Kenyan President William Ruto has called for increased investment in modern agricultural technology in order to meet the twin challenges of food shortage and climate change.
Making his maiden speech at the 77 UN General Assembly in New York on Wednesday, Dr Ruto said agriculture has an important part to play in reducing the severity of climate change, noting that “a number of practices have a bearing, positive or negative, on various dimensions of the environment.”
Kenya, he noted, is responding through substantial investment in climate-resilient agriculture.
“At the core of our 10-year strategy for Agricultural Sector Growth and Transformation are nine flagships,” he said, stating that this include the registration of farmers to direct incentives, improving farmer practices through customised extension services, monitoring of emergency food reserve stocks using a Digital Food Balance Sheet, and the use of an Early Warning System to monitor food supplies and market prices.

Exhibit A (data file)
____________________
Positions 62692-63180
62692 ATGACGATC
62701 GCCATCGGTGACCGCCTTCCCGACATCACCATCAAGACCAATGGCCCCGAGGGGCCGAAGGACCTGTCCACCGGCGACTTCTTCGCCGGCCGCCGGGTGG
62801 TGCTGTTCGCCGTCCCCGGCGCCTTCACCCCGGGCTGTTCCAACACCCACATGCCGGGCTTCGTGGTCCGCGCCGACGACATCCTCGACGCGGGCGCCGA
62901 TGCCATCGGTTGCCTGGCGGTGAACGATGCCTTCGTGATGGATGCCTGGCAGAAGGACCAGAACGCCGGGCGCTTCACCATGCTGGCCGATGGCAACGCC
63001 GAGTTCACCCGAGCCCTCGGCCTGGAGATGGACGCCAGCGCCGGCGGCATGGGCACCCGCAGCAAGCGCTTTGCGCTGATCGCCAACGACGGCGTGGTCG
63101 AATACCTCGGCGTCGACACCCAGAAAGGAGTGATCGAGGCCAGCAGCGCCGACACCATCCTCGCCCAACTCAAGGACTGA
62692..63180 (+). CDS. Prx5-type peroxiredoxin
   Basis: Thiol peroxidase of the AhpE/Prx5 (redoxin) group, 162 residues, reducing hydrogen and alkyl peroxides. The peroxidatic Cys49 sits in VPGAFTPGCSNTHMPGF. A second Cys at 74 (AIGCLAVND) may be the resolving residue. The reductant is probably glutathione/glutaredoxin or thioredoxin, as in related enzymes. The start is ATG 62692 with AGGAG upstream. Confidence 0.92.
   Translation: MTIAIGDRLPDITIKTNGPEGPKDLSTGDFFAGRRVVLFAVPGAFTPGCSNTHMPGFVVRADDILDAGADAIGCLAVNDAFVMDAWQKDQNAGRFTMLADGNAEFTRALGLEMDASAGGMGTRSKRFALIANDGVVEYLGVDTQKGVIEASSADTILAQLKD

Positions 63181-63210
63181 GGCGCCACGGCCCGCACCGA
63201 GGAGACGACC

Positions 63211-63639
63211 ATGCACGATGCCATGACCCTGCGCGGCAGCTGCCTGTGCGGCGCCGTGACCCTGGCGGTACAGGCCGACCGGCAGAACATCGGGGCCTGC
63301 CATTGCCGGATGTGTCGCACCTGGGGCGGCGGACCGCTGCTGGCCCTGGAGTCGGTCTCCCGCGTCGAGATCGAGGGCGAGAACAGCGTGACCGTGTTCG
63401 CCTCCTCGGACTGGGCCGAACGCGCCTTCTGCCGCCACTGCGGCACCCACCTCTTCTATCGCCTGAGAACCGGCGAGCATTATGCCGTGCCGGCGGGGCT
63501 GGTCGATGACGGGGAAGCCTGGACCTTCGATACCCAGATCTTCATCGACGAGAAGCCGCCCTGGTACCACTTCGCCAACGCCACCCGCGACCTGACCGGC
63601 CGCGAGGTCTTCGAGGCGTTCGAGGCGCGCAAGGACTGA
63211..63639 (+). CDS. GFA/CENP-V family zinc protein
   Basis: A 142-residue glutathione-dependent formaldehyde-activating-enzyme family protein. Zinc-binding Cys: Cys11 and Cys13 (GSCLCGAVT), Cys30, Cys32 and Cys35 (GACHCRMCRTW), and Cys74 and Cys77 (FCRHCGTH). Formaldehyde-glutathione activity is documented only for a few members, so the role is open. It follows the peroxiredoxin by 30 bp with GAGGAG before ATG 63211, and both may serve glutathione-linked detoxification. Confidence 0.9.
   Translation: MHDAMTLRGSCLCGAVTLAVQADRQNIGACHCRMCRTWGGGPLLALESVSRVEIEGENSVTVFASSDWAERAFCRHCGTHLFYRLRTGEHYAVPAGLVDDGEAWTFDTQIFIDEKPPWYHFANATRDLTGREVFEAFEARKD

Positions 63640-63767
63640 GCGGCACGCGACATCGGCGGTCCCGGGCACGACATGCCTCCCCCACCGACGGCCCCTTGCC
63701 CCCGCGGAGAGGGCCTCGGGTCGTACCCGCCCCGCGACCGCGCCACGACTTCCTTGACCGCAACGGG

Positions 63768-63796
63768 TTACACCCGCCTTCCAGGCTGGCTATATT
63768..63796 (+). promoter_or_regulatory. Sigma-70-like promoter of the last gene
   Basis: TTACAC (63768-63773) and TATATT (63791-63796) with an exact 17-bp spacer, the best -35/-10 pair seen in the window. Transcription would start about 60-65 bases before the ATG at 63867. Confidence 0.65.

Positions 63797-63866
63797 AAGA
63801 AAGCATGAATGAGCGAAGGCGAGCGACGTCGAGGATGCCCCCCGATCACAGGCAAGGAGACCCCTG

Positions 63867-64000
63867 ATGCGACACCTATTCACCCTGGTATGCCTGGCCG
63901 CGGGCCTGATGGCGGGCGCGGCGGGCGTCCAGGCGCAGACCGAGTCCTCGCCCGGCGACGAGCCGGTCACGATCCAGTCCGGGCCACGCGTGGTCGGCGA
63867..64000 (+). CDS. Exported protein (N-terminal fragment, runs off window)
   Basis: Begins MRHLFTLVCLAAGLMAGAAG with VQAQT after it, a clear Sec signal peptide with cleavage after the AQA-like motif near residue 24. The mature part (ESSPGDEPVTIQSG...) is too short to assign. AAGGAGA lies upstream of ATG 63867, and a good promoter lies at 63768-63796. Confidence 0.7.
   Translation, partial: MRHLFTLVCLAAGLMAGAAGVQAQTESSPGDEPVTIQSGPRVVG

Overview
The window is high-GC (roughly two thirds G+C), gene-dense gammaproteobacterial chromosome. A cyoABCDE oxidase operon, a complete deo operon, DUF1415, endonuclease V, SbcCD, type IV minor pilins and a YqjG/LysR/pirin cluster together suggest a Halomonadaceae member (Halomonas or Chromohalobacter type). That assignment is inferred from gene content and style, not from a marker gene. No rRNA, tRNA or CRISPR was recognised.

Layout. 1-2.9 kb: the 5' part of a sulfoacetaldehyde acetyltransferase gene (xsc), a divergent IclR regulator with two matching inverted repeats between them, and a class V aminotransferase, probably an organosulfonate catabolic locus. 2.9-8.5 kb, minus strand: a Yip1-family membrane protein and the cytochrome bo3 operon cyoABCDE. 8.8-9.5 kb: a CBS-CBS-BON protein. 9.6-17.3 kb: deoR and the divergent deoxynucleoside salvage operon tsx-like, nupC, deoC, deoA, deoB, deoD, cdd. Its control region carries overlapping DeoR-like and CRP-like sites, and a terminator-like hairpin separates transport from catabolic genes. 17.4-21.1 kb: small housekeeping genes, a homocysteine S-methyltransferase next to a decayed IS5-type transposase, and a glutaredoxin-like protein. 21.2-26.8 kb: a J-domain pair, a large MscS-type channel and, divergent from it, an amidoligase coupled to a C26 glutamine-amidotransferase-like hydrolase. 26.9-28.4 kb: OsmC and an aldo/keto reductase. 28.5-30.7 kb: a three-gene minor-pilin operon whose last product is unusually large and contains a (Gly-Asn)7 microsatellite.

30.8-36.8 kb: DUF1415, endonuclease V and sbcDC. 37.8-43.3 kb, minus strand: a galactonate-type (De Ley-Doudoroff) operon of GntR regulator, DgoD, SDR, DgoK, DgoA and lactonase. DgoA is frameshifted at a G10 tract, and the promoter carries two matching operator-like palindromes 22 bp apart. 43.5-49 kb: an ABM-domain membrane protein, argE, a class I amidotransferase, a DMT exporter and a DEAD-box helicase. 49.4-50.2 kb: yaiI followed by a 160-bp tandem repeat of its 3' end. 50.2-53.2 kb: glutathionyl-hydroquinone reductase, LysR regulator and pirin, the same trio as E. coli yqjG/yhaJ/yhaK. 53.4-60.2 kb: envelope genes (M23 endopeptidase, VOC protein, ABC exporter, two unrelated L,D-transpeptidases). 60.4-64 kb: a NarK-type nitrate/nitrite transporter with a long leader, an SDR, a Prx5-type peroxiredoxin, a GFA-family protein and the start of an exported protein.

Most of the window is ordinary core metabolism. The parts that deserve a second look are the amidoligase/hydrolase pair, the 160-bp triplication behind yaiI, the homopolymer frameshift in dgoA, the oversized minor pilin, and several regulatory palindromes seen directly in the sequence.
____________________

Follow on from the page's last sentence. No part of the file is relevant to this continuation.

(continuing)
“Agriculture remains the bedrock of the development of many nations, and will thus continue to hold the key to the creation of equitable and sustainable growth for our people. No country, large or small, has ever attained significant growth without modernising its agricultural sector,” he said.
“We are encouraged to note that education, health, agriculture, and numerous other public services have become increasingly reliant on digital access.”
The world, Dr. Ruto said, needs greater investment in the development of ICT infrastructure, accompanied with policies that support innovation and increased acquisition and deployment of technology.
“In so doing, we should be driven by the conviction that these measures offer a viable shortcut to poverty reduction and the promotion of inclusive development,” he said.
“I call for stronger global partnerships to enhance ICT infrastructure in developing countries and bridge the yawning digital divide between the global south and the rest of the world.”